Effects of New Psychiatric Medication on Self-Injury

May 4, 2015 Kalie Gipson

Starting new psychiatric medication can affect self-injurious behavior. Starting when I was in my early teens, I was given many different combinations of medications to take for my mental illness. The medication side effects ranged from hives to hallucinations. The worst part about taking a different pill every couple of months was the uncertainty of how it was going to affect my mood. Most of the medications simply failed to make me better, but a few had severe adverse effects on my mood and overall health that were impossible to ignore. As a self-harmer, handling the stress and mood changes that comes along with new medications is vital to recovery. In short, you need to know the effects that new psychiatric medication may have on your self-harming.

Side Effects of Psychiatric Medication and the Desire to Self-Harm

Now I am back in that familiar place. My psychiatrist is shaking up my medicine, and the guessing games are being played once again.

The medication we are prescribed can make us go from simply depressed to suicidal. Psychiatric medication can make us considerably irritable and angry, increase our appetite and cause sexual dysfunction (these among a plethora of other physical and mental side effects). I have experienced many of these side effects, and when I was younger I didn't know how to handle them. My self-harm got worse because of medication side effects.

Prevention of Self-Injury with New Psychiatric Medication

Part of the effects of new psychiatric medication may be self-injury in those that tend to self-harm. Here's how to prevent self-injury when starting medication.This is why it's best to have a plan for preventative care when you are experimenting with new psychiatric medications to prevent its effect on self-injury. Feeling out of control and out of touch with your own emotions can lead to a desire to self-harm. This has the illusory effect of gaining a grip on your spinning moods or adverse side effects. One way to get a head start on new pills is to discuss with your doctor what the common side effects are, and what others have reported feeling. It's always a good idea to get a general picture of what you could possibly be dealing with.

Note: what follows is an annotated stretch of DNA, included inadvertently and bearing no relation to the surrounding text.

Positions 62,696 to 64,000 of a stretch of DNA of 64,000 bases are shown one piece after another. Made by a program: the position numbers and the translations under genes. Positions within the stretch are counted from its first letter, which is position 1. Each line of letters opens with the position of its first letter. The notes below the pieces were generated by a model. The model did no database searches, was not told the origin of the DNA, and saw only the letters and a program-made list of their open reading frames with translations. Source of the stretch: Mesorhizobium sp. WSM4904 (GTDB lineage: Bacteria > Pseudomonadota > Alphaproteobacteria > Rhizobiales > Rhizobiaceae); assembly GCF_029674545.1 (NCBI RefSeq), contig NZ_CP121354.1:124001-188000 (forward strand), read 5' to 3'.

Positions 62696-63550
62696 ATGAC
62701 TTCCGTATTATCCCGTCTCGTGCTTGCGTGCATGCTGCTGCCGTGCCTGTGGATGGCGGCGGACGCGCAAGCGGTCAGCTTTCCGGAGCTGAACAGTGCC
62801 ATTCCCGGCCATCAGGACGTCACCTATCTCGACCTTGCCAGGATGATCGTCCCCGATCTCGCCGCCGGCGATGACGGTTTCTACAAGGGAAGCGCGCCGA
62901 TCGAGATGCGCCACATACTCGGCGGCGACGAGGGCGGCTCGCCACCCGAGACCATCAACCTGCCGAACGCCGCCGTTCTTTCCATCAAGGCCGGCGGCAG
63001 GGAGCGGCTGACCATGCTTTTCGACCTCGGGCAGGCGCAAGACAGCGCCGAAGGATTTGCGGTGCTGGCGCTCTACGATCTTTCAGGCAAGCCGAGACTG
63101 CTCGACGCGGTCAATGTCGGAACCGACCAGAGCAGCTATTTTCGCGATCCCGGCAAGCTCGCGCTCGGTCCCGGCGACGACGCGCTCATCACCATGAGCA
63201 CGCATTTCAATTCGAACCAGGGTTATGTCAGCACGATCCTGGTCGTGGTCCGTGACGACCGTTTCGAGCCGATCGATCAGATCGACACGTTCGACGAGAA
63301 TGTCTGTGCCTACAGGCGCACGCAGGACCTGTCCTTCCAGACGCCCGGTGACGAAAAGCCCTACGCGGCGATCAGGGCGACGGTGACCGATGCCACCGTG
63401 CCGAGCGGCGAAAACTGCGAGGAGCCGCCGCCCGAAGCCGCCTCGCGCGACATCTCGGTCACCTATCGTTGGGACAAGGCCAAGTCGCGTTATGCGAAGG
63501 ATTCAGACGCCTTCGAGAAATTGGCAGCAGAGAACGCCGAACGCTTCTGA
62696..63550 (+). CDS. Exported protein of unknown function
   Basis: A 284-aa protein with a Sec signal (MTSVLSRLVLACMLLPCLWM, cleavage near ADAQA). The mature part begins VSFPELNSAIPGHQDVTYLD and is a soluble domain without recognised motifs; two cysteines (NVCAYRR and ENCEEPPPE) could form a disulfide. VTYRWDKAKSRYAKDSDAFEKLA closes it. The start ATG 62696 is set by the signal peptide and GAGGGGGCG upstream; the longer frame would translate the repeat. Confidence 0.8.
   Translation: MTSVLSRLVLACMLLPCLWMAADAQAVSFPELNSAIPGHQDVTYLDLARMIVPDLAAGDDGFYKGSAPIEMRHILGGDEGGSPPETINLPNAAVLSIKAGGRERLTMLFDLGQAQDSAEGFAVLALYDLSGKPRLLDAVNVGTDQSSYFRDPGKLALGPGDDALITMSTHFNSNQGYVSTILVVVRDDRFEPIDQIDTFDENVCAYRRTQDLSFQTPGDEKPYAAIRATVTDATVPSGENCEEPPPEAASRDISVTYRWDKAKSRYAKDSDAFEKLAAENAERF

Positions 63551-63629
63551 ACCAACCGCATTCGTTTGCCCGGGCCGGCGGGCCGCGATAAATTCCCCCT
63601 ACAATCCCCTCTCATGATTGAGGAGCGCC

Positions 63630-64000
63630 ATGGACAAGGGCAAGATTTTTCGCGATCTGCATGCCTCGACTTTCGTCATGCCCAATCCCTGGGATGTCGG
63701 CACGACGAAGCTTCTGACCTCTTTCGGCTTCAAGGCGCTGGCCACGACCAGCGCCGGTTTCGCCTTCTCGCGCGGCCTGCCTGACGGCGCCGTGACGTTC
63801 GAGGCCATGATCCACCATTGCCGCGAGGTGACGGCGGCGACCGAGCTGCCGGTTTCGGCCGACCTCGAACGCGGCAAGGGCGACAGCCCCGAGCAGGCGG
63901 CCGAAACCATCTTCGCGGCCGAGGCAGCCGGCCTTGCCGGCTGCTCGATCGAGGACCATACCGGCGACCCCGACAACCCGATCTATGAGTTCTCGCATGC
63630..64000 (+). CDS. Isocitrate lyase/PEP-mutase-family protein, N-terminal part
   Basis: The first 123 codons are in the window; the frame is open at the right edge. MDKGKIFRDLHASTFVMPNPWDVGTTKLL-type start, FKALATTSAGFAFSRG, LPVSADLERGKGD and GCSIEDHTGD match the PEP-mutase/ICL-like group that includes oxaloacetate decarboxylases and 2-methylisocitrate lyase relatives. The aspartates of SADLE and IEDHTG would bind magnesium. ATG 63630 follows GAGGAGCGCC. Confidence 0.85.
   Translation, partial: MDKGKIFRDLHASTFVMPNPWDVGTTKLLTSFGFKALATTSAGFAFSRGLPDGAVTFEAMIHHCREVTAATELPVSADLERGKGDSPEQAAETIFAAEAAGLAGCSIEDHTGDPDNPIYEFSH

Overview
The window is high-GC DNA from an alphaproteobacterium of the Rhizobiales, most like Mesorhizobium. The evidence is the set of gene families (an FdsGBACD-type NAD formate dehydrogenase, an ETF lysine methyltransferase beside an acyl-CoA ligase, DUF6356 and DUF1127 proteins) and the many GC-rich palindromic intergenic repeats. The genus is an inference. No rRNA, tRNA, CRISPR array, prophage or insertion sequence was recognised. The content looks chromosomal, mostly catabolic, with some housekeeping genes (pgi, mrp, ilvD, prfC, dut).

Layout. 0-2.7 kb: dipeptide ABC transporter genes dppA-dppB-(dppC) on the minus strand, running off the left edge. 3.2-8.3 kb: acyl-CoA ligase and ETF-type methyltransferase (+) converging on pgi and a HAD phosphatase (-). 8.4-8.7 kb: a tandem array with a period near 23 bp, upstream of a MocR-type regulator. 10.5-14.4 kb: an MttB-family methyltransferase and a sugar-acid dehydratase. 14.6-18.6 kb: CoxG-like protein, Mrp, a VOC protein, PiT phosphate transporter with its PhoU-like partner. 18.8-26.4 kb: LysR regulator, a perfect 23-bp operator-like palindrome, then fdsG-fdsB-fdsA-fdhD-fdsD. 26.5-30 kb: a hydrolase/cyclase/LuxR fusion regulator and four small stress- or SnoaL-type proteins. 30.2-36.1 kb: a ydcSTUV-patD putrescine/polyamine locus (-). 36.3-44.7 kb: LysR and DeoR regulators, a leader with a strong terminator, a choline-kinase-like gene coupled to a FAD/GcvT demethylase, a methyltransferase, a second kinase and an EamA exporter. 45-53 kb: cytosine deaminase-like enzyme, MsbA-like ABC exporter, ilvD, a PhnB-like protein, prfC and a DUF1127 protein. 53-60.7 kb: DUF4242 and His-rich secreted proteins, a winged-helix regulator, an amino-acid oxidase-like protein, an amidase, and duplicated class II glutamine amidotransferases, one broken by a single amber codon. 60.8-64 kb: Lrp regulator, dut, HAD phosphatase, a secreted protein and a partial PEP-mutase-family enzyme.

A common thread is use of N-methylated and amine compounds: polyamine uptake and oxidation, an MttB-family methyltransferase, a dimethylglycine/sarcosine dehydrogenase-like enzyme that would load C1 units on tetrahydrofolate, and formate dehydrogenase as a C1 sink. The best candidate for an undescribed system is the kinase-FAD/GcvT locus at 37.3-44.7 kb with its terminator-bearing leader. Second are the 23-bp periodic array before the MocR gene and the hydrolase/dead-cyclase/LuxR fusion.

Staying Proactive Through Medication Changes to Avoid Self-Injury Relapse

If it seems like the effects of new psychiatric medication on self-injury might be harmful, a good thing to do is track your moods as efficiently and accurately as possible. Are they swinging? Are you finding yourself extremely irritable (or more irritable than usual)? Is your depression going from bad to worse? These are all stressors that can lead to an increased amount, or a relapse, of self-injury. To combat these feelings, keep a list handy of safe alternatives to self-harm. Always keep in mind different activities you can do to channel any negative effects of the new psychiatric medication into something positive so you can keep your self-injury under control or prevent a possible relapse.

You Don't Have to Self-Injure on New Psychiatric Medication

It's easy to get caught up in the toil of new medications. What's not easy is keeping your composure when it comes to your self-care. Experimenting with new medications is a part of mental illness treatment, but we can still help ourselves when we start to feel powerless through it all. And just remember that if you do slip up, it doesn't diminish your worth or take away from all the work you've done. Brush yourself off and continue to be proactive.

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APA Reference
Gipson, K. (2015, May 4). Effects of New Psychiatric Medication on Self-Injury, HealthyPlace. Retrieved on 2024, June 15 from

Author: Kalie Gipson

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